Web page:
The overall goal of the Onishi lab is to understand the fundamental core mechanisms of eukaryotic cell division that have been conserved throughout the evolution from the last eukaryotic common ancestor. To this end, the lab currently uses the unicellular model green alga Chlamydomonas reinhardtii, which is evolutionarily close to plants yet divide like animals by forming a cleavage furrow. Strikingly, unlike animals, this organism does not have a non-muscle type-II myosin that has been believed to be essential for furrowing. In fact, animals, fungi, slime molds, and related species are the exceptions in that they have this myosin motor protein, and the vast majority of the eukaryotes divide by some mechanism that we don't fully understand. Our work aims to understand how the cells without type-II myosin manage to form a cleavage furrow, which should shed light on the questions such as:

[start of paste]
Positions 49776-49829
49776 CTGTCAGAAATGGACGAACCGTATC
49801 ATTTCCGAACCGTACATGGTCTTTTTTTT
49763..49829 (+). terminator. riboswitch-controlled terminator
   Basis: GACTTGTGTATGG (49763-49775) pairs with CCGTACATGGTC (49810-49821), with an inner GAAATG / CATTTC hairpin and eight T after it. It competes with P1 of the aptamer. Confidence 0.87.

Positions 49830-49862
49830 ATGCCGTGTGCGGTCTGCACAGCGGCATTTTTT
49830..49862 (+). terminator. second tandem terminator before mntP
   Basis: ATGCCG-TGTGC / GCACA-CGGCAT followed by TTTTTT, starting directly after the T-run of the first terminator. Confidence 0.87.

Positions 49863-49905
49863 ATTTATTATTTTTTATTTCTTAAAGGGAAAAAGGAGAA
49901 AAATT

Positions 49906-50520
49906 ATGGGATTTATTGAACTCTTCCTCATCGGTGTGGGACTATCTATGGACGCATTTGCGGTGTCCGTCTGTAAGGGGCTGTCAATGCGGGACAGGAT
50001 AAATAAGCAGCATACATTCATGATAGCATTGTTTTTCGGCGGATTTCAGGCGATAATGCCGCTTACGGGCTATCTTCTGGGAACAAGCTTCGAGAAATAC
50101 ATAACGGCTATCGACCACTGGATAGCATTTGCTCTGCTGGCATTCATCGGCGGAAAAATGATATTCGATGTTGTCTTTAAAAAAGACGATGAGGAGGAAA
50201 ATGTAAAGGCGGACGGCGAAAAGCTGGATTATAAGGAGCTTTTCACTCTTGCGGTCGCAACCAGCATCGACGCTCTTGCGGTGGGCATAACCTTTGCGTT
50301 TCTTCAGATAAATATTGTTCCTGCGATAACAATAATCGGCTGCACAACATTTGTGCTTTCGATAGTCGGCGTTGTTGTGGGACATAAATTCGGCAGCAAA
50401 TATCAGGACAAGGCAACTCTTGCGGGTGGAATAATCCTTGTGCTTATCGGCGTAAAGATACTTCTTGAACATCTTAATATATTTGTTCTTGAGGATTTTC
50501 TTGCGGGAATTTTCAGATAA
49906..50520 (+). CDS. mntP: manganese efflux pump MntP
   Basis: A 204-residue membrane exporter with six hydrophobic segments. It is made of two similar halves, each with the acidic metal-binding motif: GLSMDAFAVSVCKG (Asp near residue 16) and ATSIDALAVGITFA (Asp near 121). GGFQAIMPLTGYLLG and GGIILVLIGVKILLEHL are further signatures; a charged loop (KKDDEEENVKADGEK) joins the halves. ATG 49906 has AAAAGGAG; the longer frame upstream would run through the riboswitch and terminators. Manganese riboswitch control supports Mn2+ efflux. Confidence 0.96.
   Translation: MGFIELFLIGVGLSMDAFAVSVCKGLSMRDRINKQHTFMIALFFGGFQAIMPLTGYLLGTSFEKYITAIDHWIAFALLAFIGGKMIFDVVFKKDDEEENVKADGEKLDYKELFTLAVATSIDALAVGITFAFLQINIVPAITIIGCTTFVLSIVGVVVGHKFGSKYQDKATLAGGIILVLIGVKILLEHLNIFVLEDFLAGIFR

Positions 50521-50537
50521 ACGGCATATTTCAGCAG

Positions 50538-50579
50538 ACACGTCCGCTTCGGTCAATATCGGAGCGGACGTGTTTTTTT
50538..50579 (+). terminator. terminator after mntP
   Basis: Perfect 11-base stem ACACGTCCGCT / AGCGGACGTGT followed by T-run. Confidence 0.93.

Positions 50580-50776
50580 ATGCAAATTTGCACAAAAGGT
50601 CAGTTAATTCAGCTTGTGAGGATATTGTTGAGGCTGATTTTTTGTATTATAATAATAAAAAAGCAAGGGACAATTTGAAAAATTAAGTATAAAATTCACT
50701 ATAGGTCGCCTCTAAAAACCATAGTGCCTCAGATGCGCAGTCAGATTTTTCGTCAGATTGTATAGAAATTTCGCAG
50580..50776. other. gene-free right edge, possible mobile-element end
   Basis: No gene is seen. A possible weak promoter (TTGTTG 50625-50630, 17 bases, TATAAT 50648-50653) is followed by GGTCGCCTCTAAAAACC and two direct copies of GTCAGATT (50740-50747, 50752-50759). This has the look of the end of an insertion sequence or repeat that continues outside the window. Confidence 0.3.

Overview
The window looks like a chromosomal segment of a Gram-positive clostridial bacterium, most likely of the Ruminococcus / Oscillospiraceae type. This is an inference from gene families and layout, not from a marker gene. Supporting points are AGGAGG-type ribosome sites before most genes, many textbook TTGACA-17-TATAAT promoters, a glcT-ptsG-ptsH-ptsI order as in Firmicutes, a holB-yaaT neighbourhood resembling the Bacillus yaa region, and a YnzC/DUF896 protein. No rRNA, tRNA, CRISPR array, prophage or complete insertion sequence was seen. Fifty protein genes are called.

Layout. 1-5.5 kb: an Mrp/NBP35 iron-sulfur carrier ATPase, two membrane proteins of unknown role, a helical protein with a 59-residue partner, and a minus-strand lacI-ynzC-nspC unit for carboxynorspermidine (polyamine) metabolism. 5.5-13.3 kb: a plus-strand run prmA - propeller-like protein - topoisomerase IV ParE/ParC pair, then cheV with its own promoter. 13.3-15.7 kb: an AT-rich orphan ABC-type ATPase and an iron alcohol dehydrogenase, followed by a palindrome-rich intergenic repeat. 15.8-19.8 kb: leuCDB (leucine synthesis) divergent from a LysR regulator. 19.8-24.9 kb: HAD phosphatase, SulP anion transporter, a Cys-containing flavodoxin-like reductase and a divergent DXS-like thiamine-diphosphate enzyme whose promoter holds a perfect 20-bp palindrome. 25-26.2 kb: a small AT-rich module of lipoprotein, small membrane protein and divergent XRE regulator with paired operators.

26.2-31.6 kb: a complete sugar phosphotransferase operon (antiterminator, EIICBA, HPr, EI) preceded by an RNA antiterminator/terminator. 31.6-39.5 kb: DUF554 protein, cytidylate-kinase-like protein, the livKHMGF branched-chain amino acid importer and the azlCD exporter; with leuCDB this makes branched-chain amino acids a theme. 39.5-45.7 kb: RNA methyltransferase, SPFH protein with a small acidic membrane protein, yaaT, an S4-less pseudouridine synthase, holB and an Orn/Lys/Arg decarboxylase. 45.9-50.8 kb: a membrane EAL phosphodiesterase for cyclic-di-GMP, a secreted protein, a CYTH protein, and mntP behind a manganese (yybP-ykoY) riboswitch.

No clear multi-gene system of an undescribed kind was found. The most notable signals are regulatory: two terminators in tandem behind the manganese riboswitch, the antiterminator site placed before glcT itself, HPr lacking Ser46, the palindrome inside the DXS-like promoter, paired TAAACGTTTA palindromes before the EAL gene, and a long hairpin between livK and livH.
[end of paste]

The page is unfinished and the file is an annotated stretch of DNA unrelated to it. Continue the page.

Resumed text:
(1) How did the ancestral cells divide?
(2) What was the evolutionary advantage of type-II myosin when it emerged in the select lineage?
(3) How did the unique evolution into modern land plants happen?
In the lab, we use the power of genetics, genomics, and molecular and cellular biology. Specific questions include, but not limited to:
How do the three cytoskeletal systems (actin, microtubules, and septin) contribute to cell division?
What is the involvement of extracellular matrix and the ESCRT system?
How do the known and yet-to-be known genes interact with one another to control cell division?
Education and Training
- University of Tokyo (Japan), Ph.D. 2006